How good is “good enough” ? Bounded cost and Probably Approximately Correct Heuristic Search
Many Artificial Intelligence applications require searching for a path in very large state spaces. Heuristic search algorithms, such as the well-known A* algorithm, guarantee to return the optimal (shortest) path. On the other hand, local search algorithms such as Hill Climbing, Simulated Annealing and Genetic Algorithms often find a path quickly, but do not given any guarantee on the quality of the resulting path.
Between these two extremes, we propose two novel settings in which a path is found quickly, but with some guarantee on it quality.
In the first setting, the search algorithm is required to find a path in the state space with cost less than a given constant. This task is relevant in scenarios where a fixed budget is available to execute a plan and we would like to find such a plan while minimizing the search effort. For this setting we introduce the Potential Search (PTS) algorithm, which is specifically designed to solve this problem. PTS is a best-first search that expands nodes according to the probability that they will be on a path whose cost is less than to the given budget. In the second setting we investigate, the search algorithm is required to find a path that is approximately optimal with high probability. This setting is inspired by the PAC learning framework in Machine Learning, and we call it PAC Search correspondingly. We propose a framework for PAC search algorithms and demonstrate several practical PAC search algorithms.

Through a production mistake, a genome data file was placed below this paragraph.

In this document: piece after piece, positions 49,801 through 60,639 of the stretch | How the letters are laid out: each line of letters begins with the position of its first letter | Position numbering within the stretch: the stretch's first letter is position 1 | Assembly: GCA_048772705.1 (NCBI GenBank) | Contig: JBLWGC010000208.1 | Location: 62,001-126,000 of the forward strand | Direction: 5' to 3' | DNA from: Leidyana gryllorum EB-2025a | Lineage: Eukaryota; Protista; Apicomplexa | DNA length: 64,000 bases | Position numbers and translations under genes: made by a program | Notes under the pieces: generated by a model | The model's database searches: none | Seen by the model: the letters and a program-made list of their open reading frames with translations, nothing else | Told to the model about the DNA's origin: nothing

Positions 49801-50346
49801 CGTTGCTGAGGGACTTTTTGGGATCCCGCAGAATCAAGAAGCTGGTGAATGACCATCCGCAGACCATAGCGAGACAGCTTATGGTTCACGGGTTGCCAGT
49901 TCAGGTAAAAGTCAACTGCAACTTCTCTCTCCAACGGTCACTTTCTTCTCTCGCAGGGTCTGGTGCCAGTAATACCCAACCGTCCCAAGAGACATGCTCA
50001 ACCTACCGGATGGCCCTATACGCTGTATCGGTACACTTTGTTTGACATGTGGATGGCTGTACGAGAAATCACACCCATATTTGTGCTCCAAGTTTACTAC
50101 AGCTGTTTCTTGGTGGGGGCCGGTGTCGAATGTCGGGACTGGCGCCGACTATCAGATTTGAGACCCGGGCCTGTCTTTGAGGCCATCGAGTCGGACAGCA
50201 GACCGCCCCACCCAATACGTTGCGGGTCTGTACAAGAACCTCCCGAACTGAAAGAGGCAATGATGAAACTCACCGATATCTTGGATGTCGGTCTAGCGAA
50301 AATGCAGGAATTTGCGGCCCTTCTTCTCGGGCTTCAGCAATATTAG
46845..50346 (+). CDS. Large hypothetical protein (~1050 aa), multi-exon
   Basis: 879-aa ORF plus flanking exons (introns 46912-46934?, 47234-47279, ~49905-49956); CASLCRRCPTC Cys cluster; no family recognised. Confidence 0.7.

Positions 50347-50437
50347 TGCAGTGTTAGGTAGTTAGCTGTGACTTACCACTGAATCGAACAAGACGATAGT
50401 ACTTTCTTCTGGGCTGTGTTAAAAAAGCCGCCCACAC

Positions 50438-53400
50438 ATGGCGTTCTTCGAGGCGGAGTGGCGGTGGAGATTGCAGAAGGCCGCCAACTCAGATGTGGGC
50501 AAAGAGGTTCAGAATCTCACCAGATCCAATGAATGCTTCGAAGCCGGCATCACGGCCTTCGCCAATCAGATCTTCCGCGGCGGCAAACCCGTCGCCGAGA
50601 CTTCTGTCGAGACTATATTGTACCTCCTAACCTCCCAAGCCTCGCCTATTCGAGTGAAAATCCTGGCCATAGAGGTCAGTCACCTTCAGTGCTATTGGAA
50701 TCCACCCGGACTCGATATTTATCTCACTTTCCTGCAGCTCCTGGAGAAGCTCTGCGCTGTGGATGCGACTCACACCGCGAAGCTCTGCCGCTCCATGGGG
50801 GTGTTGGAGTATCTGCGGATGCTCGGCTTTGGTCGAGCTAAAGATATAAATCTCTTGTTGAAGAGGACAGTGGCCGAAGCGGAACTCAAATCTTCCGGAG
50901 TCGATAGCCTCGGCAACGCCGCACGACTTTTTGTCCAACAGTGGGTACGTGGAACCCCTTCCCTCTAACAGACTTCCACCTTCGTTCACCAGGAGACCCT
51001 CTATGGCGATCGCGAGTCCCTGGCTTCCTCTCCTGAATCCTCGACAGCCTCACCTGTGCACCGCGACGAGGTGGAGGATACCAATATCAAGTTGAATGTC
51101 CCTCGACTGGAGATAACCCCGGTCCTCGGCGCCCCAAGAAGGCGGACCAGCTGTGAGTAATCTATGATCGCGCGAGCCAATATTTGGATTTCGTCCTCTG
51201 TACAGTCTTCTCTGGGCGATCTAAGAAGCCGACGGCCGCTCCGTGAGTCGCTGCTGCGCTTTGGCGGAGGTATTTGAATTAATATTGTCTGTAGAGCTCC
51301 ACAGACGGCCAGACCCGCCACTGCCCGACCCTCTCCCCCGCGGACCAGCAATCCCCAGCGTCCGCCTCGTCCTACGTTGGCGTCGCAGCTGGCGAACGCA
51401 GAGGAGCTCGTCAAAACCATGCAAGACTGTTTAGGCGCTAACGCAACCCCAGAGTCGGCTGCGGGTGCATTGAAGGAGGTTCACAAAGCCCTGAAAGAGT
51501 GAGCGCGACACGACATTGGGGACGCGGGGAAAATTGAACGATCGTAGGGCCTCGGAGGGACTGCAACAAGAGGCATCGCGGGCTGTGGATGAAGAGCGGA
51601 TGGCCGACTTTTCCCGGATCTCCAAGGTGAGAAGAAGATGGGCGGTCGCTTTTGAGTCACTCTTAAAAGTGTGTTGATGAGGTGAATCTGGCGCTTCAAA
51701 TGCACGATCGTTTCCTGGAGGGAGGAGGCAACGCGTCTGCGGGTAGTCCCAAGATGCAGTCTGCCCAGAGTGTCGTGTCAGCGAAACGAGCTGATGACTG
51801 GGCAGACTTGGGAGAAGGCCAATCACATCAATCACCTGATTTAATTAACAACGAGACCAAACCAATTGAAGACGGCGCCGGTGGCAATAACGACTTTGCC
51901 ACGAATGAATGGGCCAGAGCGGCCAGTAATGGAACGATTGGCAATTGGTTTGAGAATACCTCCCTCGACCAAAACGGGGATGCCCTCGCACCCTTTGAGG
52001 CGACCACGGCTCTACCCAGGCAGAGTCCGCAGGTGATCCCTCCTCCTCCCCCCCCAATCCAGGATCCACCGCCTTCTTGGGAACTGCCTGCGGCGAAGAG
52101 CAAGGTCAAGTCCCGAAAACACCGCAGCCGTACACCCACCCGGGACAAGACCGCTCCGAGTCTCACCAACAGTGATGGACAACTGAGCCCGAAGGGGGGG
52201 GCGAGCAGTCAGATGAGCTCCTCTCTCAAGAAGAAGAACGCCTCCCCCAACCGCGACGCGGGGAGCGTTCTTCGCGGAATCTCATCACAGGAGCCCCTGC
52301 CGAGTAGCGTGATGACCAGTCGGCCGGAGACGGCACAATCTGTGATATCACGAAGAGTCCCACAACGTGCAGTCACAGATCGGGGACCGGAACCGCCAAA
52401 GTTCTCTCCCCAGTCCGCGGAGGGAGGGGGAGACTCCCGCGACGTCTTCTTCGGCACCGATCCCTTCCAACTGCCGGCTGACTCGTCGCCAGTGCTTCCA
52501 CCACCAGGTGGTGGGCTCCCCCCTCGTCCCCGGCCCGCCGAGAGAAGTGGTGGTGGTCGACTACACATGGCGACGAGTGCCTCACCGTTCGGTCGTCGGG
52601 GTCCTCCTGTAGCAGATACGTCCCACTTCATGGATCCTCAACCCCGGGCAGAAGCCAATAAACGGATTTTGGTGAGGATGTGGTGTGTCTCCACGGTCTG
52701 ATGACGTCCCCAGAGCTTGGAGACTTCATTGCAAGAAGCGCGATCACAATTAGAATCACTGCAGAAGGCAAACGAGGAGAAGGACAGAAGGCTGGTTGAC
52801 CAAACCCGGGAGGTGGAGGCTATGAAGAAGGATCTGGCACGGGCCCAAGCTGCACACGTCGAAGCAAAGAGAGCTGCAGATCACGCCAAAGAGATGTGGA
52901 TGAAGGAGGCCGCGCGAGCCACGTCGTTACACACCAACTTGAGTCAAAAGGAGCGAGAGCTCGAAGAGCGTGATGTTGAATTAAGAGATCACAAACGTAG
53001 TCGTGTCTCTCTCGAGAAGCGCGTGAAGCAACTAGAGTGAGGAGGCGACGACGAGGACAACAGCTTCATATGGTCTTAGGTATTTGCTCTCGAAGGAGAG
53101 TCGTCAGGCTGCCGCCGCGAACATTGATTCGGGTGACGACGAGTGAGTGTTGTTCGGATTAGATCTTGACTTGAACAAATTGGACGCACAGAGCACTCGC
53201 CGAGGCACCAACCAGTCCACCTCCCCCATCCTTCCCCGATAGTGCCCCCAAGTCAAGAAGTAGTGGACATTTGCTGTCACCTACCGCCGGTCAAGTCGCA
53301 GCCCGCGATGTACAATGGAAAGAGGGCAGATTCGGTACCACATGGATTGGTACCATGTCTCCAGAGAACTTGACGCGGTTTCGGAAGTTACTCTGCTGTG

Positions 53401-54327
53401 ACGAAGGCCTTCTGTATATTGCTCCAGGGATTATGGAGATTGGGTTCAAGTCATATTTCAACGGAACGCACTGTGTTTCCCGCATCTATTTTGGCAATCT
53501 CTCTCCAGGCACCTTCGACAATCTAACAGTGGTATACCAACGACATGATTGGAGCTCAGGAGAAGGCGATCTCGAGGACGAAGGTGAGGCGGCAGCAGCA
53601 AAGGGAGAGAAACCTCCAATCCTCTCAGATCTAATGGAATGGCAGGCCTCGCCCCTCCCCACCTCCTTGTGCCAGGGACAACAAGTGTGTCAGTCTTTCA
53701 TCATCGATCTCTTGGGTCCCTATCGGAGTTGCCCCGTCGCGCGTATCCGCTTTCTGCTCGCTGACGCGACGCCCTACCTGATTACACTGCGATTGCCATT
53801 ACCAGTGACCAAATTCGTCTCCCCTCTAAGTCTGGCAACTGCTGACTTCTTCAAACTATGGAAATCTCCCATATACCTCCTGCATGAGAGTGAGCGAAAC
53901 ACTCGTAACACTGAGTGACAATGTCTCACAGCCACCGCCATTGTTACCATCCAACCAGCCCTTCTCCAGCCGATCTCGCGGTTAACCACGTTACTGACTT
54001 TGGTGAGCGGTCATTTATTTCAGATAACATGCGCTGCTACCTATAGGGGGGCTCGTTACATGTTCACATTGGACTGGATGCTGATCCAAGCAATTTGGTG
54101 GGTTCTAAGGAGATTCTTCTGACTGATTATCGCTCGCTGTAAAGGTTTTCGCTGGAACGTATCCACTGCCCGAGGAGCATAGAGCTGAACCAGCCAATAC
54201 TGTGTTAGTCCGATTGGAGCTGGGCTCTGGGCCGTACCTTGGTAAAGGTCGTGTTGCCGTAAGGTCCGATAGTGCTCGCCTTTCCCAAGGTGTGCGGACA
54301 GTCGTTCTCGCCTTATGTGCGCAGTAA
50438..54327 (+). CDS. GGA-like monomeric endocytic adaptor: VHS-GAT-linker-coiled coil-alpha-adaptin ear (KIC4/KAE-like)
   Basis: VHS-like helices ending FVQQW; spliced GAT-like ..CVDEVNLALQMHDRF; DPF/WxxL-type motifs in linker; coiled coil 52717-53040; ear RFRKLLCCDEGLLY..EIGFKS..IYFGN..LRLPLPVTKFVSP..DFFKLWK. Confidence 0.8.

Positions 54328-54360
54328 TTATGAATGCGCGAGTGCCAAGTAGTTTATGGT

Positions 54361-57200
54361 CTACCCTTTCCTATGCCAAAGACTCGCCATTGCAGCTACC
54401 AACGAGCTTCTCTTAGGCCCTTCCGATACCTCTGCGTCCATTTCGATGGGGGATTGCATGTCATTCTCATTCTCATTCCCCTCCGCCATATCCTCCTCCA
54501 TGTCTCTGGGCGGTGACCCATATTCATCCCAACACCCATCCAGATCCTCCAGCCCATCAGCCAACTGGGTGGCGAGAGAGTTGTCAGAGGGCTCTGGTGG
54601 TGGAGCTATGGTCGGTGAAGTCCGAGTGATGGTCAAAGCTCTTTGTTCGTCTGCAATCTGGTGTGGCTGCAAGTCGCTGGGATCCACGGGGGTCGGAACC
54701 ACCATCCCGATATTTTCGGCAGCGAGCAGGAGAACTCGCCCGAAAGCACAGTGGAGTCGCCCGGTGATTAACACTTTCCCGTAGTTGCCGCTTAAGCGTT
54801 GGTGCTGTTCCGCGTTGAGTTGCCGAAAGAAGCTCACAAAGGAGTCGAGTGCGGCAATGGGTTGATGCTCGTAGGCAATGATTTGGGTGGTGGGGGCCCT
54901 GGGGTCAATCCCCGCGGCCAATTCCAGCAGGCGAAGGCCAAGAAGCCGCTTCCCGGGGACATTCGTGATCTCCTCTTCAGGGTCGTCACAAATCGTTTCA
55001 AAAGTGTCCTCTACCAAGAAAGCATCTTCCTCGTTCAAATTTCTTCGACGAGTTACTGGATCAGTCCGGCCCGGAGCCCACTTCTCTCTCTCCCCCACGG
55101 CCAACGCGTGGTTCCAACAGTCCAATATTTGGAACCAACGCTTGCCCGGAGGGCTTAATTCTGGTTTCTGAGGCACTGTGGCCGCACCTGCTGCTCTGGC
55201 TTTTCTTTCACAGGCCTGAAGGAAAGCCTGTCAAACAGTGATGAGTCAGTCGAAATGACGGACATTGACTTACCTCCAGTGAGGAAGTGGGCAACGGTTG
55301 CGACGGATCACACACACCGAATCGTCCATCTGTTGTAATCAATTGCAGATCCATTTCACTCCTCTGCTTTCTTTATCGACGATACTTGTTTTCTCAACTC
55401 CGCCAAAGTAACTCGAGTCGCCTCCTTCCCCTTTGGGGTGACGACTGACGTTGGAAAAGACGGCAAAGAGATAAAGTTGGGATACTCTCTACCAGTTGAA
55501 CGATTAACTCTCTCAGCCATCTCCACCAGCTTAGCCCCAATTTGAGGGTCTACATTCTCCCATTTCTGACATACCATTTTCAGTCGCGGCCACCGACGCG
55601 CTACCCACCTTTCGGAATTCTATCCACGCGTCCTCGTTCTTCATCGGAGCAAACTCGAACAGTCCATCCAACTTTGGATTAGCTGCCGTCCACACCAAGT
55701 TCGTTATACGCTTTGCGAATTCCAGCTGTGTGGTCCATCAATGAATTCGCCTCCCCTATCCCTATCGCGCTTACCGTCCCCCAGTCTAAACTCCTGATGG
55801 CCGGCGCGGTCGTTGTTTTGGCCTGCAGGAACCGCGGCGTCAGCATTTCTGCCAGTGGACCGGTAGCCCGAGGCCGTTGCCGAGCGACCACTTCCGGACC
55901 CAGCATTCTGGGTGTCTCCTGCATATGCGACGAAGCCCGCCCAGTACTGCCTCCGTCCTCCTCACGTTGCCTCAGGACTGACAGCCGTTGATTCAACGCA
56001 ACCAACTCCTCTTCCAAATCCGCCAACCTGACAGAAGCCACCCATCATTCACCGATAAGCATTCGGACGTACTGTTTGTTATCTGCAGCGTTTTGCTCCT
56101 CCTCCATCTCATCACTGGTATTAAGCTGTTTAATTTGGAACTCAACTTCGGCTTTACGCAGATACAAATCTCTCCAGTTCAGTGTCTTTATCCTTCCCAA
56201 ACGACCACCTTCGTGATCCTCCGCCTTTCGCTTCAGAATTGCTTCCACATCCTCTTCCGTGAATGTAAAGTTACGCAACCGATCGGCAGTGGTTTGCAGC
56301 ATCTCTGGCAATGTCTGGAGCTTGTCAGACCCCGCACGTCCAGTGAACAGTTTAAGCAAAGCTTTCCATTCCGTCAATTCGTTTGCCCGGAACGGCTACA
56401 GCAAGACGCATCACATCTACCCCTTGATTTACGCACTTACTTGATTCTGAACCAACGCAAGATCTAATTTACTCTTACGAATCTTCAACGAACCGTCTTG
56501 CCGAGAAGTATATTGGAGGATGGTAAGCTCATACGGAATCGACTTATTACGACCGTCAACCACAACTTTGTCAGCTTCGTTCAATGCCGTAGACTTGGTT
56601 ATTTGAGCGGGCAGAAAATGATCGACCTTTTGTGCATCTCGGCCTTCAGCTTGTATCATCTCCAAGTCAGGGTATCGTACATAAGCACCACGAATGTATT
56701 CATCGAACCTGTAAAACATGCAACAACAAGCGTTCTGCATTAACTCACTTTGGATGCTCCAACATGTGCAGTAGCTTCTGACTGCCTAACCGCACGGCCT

We demonstrate experimentally on various search benchmarks the benefits of the proposed bounded-cost search algorithms and PAC search algorithms.
This research presented in this talk is a summary of two published papers:
· "Potential Search: a bounded-cost search algorithm", joint work with Rami Puzis and Ariel Felner, presented and accepted as a full paper to the International Conference on Automated Planning and Scheduling (ICAPS) 2011.
· "PAC heuristic search", joint work with Ariel Felner and Robert C. Holte, presented and accepted as a full paper to the International Symposium on Combinatorial Search (SoCS) 2011.